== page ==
It’s too bad that director Tanne dances around the idea that this intensely African-American date is Barack’s attempt to prove to Michelle that he’s not some white-bred, Harvard-educated, corporate lawyer-type — that his identity and his future rest with the black side of his heritage, and that pursuing her after a life of dating mostly white women is a sign of where his true heart is.

You can infer that from some of the stories the movie’s Barack tells, but it’s fuzzy. To understand the seesaw of his life — Indonesia, Hawaii, Columbia, three years as a Chicago community organizer, a trip to Africa to meet his late father’s relatives, and Harvard Law School — you’d be better off reading Obama’s painstaking dissections of his own motives in his (or Bill Ayers’s) first book, Dreams From My Father.

Southside With You is not quite a hagiography. For one thing, you see that the young Obama smoked like a chimney. He lights up in the first and last scenes and in nearly every scene in between. I hate that, frankly — I’m with the people who say that when glamorous characters smoke in movies it can’t help but glamorize the poison itself, and that’s a terrible message. But the truth is the truth. (Obama has allegedly quit, although some people suspect he’s still a closet smoker. Some people also suspect he founded ISIS. I don’t know — it’s what some people say.)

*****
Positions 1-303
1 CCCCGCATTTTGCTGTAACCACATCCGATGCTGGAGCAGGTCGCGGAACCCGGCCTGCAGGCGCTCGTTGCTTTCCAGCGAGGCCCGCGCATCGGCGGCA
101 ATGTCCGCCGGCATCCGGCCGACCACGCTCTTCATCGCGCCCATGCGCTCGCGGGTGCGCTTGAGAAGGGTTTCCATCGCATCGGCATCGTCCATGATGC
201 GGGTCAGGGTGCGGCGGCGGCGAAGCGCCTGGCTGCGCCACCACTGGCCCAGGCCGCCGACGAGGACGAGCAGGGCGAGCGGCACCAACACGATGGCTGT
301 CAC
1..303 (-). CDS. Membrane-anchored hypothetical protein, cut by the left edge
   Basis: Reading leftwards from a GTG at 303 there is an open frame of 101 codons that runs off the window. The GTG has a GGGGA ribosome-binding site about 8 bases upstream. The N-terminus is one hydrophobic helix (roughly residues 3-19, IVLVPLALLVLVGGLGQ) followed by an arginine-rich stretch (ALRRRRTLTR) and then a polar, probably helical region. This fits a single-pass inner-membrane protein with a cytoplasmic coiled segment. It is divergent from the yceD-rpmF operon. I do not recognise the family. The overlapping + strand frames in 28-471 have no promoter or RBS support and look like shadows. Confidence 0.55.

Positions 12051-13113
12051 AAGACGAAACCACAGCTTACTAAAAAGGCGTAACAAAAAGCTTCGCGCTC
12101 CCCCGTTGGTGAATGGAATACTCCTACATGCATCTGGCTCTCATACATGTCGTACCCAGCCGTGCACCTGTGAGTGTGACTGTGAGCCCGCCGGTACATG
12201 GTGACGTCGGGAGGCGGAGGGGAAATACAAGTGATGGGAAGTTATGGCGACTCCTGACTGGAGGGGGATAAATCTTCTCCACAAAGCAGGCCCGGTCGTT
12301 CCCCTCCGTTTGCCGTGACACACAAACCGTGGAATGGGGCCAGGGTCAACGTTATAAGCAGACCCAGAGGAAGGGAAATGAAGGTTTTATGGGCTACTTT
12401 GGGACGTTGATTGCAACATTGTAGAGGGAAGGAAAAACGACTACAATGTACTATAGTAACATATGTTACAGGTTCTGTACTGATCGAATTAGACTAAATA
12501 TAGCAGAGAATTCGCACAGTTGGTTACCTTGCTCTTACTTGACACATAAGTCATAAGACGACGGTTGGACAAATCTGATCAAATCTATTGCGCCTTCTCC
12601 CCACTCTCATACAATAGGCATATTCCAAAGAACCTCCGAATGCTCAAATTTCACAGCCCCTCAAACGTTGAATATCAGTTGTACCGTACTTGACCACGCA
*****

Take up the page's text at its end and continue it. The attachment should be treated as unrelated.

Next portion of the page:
At least Parker Sawyers makes that smoking a character point: It’s how this Barack steadies himself, chills himself out. There’s a lot of smart thinking in Sawyers’s impersonation. He captures Obama’s odd rhythms, especially those confident stammers, during which we wait for him to craft the exact right phrases and marvel at how sexy self-restraint and logic can be. I’m sure that’s Obama’s hope anyway — that he’s the sexy Mr. Spock. Michelle does everything she can to appear skeptical or at least unmoved. Sumpter seems arch in some of her early scenes, but she gives the movie its fiercely honest center: We see Obama through her appraising eyes. And we know that she’ll have battles of her own to come, in a profession where she first has to prove herself as a woman and then has to start all over as an African-American.